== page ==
Family Tragedy in 19th Century East Tisted
This family tragedy in 19th century East Tisted orphaned four children under six years old.
A brief announcement in the Hampshire Telegraph on 5 February 1810 said that James EAMES a farmer of Old Place near Alresford had died. He was only 30 and left four infant children without parents.
This appeared to be a family tragedy warranting further investigation through the HGS baptism, marriage and burial indexes. Checking the Hampshire Gazetteer the only Old Place was listed at East Tisted nowhere near Alresford. Had the newspaper report been inaccurate?
Researching James EAMES and his family
Checking the East Tisted burial index I found a burial for James EAMES on 6 February 1810 which matches the date of 30 January when he reportedly died. Assuming the report was correct and he did leave four children I looked in the baptism index. I found four baptisms of children of James and Ann EAMES. They were Harriet on 16 February 1805, Anne on 11 April 1806, James on 2 November 1807 and Sarah on 25 January 1809. Since Ann must have predeceased James, her burial was found on 1 February 1809. There is no indication of her cause of death but given the date it was possibly from complications following Sarah’s birth.
Checking other sources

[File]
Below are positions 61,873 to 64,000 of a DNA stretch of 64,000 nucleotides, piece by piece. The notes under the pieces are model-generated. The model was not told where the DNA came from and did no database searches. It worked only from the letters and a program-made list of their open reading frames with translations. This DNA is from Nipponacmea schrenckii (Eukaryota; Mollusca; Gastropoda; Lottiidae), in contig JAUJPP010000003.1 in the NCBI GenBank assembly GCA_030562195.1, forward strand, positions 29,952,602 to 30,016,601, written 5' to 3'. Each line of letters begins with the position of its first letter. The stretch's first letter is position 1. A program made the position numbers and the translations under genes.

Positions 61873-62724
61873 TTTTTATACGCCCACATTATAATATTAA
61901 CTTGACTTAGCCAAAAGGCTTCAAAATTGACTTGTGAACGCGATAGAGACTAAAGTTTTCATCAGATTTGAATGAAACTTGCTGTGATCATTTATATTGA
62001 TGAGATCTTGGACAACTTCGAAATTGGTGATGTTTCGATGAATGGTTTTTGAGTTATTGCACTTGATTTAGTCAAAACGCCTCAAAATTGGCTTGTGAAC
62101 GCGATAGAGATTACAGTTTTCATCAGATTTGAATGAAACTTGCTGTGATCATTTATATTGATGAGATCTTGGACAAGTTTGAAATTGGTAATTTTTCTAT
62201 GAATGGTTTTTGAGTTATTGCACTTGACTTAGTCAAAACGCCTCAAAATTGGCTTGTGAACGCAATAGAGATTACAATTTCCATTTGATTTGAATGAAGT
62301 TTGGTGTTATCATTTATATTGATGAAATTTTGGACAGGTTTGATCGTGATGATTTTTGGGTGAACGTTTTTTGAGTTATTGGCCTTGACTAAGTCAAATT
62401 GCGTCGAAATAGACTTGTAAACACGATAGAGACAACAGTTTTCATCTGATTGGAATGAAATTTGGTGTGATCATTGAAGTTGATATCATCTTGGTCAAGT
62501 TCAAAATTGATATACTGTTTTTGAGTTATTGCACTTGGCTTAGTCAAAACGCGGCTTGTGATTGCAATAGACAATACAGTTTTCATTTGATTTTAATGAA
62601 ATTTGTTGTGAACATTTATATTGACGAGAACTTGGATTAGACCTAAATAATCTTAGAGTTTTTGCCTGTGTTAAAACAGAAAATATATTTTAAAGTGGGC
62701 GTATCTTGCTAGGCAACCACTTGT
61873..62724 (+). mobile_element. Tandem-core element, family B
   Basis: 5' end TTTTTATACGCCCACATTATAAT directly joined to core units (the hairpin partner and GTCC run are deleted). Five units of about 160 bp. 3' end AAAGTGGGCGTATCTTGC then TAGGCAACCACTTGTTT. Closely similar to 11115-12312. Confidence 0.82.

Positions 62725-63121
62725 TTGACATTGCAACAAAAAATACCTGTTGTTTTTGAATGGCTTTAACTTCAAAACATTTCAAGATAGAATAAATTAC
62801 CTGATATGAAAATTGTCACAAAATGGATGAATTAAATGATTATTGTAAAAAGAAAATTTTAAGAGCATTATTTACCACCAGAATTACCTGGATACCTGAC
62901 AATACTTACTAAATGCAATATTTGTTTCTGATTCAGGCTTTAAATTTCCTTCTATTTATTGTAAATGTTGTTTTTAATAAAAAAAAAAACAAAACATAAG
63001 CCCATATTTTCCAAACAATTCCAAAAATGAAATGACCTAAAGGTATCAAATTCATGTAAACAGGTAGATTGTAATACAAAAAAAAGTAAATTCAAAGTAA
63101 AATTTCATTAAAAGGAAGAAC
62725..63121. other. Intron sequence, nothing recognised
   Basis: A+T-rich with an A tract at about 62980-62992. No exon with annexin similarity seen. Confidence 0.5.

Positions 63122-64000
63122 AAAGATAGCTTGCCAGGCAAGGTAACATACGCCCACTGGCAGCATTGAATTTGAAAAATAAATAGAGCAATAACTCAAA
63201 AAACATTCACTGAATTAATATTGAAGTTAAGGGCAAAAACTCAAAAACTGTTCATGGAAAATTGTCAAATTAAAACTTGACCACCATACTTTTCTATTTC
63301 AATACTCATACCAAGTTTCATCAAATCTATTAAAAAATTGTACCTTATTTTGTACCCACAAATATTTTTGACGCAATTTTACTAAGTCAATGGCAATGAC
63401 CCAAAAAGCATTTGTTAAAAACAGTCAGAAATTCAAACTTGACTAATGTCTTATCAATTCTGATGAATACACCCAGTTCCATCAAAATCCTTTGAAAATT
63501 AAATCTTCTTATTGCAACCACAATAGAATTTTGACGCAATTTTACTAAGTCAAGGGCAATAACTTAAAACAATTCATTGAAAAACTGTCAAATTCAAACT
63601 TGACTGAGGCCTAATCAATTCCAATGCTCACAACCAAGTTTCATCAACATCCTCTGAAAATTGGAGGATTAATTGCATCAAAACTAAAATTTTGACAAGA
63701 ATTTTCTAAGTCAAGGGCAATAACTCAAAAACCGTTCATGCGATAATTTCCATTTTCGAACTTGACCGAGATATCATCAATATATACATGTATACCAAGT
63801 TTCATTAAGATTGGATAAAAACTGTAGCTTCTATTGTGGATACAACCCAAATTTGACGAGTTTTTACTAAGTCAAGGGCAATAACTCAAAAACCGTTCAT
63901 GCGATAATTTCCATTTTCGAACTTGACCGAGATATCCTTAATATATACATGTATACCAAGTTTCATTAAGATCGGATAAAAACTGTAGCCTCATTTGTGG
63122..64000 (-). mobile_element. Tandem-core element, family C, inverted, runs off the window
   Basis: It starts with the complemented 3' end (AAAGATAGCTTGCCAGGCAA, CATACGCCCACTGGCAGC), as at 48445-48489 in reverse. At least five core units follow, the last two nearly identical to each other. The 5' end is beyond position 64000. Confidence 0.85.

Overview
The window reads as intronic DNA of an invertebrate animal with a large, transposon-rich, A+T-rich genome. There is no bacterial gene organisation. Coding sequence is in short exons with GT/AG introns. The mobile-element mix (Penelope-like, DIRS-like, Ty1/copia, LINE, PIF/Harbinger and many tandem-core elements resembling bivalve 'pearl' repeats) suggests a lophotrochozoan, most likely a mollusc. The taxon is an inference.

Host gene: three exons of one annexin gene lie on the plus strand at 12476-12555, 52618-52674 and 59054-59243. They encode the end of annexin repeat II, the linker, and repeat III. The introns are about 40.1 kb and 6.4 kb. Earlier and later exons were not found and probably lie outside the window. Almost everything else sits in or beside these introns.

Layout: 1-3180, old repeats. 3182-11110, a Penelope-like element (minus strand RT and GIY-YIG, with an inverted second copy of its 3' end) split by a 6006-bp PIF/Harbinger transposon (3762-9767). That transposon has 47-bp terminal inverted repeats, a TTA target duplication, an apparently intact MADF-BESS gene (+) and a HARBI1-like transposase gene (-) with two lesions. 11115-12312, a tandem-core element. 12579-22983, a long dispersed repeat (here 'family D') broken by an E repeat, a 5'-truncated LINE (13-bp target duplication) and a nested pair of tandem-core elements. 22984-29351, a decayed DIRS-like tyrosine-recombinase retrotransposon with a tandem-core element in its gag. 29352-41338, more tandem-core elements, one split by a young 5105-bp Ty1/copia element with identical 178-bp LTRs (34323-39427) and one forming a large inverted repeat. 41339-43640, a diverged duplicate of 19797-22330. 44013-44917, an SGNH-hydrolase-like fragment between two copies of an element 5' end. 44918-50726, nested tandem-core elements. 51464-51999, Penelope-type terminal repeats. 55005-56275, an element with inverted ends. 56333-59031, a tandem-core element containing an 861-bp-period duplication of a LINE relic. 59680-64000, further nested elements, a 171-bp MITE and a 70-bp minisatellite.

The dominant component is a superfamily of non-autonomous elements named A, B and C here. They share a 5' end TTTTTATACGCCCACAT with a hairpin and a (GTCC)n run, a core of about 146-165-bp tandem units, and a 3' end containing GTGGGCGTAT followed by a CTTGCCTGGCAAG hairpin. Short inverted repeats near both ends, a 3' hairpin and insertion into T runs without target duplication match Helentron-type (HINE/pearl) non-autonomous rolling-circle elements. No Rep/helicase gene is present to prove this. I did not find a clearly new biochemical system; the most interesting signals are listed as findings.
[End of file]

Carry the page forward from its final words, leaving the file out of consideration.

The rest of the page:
The Monumental Inscriptions (MIs) of gravestones at St James Church, East Tisted had been indexed and were in the HGS MI index. These told us that there was a memorial stone for James and Ann set into the wall inside the church. This confirmed the death of Ann on 23 January 1809 and the death of James on 30 January 1810, both were aged 31. Another source checked was the publication for the allegations of marriage, where James EAMES and Ann ALLUM had a marriage license issued 4 July 1804. James was a farmer aged 27 and Ann a spinster aged 26 and they married in East Tisted the following day. Finally in the Hampshire Records Office there is an administration bond and guardianship for James in 1810AD/27.
Not the first family tragedy
Also in the East Tisted MI index are memorials for Thomas and Sarah EAMES. These are stones set into the outside of the east wall of the church and although they are now unreadable the details had been recorded. These were James’s parents. He was the fifth of their eight children and was baptized on 3 December 1776. Further checks of the indexes revealed another possible tragedy. The MI revealed that Sarah EAMES had died on 5 April 1789 aged 48. This was two days before she was buried and their last child Samuel was baptized. Further checks of the indexes revealed that Samuel himself died on 21 July at only 16 weeks old. The assumption is that Sarah died in childbirth or from complications soon after.
An anomaly is that the MI recorded Thomas EAMES as dying on 2 May 1801 aged 68 whereas his burial took place on 24 July 1801. However, his will is dated 9 May and was proved by the PCC on 8 October 1801 with a copy in The National Archives ref PROB11/1364/71 and a further copy in Hampshire Record Office ref 18M62/71.
Roy Montgomery, Research Centre